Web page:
September 1, 2011

Your brain chemistry existed before animals did

Your brain chemistry existed before animals did – New Scientist.

When wondering about the origins of our brain, don’t look to Homo sapiens, chimpanzees, fish or even worms. Many key components first appeared in single-celled organisms, long before animals, brains and even nerve cells existed. …

Choanoflagellates are aquatic organisms found in oceans and rivers around the globe. Being a single cell, they do not have nerves, yet the team found both proteins in the choanoflagellate Monosiga brevicollis, and the interaction between the two was the same as in neurons

September 1, 2011

Word association: Study matches brain scans with complex thought

Word association: Study matches brain scans with complex thought – ScienceBlog.com.

In an effort to understand what happens in the brain when a person reads or considers such abstract ideas as love or justice, Princeton researchers have for the first time matched images of brain activity with categories of words related to the concepts a person is thinking about. The results could lead to a better understanding of how people consider meaning and context when reading or thinking.

September 1, 2011

Ginormous Black Hole Caught Eating Another

Ginormous Black Hole Caught Eating Another – Space.com

A monstrous black hole at the heart of one galaxy is being devoured by a still larger black hole in another, scientists say. The discovery is the first of its kind.

At the centers of virtually all large galaxies are black holes millions to billions of times the mass of the sun. Models simulating the formation and growth of galaxies predict their black holes evolve as the galaxies do, by merging with others.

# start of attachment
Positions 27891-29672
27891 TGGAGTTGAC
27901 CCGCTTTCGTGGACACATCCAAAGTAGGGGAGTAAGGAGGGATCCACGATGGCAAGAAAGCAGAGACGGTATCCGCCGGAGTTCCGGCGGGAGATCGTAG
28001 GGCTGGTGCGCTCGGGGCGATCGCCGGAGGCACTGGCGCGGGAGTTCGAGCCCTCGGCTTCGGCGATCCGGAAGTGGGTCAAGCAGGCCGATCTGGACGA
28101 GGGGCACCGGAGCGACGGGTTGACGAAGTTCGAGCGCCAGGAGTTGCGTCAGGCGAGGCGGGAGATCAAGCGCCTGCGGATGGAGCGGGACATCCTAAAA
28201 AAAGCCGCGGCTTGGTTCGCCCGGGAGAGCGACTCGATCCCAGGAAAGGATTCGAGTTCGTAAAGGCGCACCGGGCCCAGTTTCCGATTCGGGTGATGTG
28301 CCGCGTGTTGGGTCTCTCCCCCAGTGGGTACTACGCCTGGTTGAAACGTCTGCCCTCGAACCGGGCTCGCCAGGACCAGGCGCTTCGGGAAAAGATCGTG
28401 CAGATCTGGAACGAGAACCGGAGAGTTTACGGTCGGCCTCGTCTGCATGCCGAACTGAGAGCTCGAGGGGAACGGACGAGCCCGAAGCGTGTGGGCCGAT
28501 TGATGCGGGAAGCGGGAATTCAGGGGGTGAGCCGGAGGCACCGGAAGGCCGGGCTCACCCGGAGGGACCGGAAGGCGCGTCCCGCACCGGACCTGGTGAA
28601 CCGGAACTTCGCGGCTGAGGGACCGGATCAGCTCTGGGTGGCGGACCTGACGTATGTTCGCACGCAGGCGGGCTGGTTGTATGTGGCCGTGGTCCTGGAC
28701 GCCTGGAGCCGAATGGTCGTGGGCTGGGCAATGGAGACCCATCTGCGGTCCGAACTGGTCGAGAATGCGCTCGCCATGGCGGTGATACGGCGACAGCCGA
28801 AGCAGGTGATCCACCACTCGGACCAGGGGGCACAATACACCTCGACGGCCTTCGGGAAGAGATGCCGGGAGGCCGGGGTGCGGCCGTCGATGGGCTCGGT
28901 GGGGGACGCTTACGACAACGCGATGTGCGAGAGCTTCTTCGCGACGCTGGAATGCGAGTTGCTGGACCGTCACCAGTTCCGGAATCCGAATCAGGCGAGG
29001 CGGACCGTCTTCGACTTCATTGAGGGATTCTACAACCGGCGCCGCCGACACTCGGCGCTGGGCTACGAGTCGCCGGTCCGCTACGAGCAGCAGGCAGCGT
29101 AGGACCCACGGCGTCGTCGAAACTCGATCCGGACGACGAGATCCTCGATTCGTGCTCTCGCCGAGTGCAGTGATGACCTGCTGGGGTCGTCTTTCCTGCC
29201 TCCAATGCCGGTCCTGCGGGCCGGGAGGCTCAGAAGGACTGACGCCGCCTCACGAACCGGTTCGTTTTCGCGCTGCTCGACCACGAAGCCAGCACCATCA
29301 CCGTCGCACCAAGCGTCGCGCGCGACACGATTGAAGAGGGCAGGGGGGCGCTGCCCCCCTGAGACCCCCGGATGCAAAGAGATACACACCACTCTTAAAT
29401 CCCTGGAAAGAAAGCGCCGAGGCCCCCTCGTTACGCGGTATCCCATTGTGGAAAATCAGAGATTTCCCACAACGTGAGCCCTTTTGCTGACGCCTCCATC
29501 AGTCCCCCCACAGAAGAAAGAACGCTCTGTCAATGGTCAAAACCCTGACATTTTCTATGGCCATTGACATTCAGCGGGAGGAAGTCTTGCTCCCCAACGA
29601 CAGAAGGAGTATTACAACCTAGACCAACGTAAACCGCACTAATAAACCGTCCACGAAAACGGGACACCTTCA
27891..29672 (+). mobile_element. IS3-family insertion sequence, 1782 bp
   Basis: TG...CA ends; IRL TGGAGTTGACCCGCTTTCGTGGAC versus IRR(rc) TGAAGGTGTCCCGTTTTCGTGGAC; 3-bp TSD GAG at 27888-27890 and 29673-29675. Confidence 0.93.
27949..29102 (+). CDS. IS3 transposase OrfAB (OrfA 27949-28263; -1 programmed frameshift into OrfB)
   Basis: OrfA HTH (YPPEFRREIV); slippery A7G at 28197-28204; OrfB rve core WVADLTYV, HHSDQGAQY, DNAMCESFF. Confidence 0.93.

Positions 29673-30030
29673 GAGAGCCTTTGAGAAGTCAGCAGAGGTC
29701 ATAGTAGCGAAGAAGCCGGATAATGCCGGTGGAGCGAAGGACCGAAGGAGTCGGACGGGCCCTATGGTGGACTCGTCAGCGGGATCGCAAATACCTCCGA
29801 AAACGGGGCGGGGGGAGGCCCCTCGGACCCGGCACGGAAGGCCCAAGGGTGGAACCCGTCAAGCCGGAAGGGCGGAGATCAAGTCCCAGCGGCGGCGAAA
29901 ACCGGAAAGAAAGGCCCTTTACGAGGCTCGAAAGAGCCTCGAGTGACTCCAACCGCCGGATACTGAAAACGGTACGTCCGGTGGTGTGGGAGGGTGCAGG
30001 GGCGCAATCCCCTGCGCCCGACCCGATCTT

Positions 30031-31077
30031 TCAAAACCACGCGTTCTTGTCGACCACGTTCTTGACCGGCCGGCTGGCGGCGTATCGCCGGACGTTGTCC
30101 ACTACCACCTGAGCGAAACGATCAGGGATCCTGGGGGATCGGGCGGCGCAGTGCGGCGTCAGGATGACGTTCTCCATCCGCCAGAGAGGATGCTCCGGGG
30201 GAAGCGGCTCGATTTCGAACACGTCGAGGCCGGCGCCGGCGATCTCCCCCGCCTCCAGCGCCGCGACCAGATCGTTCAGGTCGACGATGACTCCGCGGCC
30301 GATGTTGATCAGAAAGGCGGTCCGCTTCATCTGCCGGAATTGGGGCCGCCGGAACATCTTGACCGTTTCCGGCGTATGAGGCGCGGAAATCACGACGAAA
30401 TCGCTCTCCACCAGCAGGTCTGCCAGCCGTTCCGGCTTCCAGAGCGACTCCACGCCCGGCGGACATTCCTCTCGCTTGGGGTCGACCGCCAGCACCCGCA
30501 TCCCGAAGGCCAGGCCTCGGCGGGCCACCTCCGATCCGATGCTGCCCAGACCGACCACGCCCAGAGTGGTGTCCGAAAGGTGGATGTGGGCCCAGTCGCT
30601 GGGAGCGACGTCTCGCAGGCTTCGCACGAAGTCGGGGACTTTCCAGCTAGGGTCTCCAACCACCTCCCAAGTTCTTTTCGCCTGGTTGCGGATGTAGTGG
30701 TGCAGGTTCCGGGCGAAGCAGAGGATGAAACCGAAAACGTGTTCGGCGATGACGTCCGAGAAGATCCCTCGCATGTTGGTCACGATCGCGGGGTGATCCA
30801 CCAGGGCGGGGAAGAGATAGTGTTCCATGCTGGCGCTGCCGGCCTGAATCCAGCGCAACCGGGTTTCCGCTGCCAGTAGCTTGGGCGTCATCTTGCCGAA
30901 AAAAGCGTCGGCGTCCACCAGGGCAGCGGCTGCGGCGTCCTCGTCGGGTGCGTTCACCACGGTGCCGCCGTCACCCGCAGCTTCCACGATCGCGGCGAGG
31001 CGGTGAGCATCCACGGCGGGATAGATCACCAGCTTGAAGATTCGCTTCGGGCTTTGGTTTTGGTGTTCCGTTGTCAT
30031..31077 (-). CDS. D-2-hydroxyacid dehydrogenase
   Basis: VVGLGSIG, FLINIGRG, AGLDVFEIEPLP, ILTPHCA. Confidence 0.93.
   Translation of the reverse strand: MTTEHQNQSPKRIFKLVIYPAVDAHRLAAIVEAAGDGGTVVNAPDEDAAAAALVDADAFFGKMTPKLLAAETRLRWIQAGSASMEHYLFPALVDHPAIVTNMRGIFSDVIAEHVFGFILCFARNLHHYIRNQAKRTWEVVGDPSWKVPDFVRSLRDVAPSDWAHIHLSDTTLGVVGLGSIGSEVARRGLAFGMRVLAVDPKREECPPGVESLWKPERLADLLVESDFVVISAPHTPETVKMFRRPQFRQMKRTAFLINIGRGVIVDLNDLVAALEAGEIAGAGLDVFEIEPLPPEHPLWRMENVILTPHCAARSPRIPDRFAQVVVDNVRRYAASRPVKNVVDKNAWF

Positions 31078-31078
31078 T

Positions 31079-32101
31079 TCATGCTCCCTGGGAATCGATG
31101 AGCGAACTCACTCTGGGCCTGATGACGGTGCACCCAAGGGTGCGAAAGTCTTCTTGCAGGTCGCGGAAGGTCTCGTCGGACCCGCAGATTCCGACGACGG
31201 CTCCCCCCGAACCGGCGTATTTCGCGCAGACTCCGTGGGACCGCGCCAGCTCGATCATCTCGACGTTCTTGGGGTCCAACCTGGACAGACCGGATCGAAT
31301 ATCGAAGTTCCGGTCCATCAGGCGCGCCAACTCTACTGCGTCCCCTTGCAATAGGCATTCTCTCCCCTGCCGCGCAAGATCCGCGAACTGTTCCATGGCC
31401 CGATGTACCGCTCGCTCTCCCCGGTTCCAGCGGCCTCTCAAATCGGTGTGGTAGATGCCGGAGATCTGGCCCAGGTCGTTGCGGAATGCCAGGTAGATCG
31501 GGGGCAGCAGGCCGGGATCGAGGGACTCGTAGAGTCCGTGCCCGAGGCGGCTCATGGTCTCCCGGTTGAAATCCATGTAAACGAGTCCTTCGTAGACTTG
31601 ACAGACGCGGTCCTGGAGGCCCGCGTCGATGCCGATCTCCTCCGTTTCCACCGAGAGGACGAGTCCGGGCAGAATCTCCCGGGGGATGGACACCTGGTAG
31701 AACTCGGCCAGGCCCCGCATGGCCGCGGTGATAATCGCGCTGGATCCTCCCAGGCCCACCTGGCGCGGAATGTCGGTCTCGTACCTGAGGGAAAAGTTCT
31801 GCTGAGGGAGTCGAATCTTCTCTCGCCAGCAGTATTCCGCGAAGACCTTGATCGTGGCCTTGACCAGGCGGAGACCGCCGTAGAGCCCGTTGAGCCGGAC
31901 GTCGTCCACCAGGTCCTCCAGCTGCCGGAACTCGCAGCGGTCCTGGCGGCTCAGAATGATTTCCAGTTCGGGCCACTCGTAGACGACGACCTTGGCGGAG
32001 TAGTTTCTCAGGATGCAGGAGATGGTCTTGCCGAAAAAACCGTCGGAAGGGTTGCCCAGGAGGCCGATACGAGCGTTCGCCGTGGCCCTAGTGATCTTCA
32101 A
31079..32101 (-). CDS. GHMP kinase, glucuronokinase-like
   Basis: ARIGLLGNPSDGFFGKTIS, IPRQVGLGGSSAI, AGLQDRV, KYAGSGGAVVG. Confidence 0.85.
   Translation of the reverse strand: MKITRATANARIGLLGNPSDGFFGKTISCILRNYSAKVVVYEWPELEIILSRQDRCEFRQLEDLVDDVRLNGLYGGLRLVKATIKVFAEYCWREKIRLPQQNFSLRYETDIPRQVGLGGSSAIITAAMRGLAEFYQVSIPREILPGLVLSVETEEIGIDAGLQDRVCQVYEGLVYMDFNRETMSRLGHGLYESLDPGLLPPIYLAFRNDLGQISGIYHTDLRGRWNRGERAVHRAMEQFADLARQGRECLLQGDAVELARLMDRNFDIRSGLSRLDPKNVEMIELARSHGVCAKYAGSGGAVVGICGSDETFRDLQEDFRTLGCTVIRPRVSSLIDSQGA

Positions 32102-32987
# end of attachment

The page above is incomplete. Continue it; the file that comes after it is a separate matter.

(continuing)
Astronomers had witnessed the final stages of the merging of galaxies of equal mass, so-called major mergers. Minor mergers between galaxies and smaller companions should be even more common, but, strangely, these had not been seen until now.

September 1, 2011

Maybe a hydrogen fuel tank that’s good? Maybe a way to make hydrogen that’s green?

Hydrogen-fueled cars may happen yet….

A few reporters notice: Maybe a hydrogen fuel tank that’s good? Maybe a way to make hydrogen that’s green? – Knight Science Journalism Tracker.

September 1, 2011

Quantum computer chips pass key milestones

Quantum computer chips pass key milestones – physics-math – 01 September 2011 – New Scientist.

 

Quantum computer users may soon have to wrestle with their own version of the “PC or Mac?” question. A design based on superconducting electrical circuits has now performed two benchmark feats, suggesting it will be a serious competitor to rival setups using photons or ions. …

Previously, setups using photons or trapped ions as qubits have made the most headway in early calculations. Now Matteo Mariantoni of the University of California, Santa Barbara, and colleagues have boosted the computing power of a rival design, first demonstrated in 2003, that uses tiny, superconducting wires instead.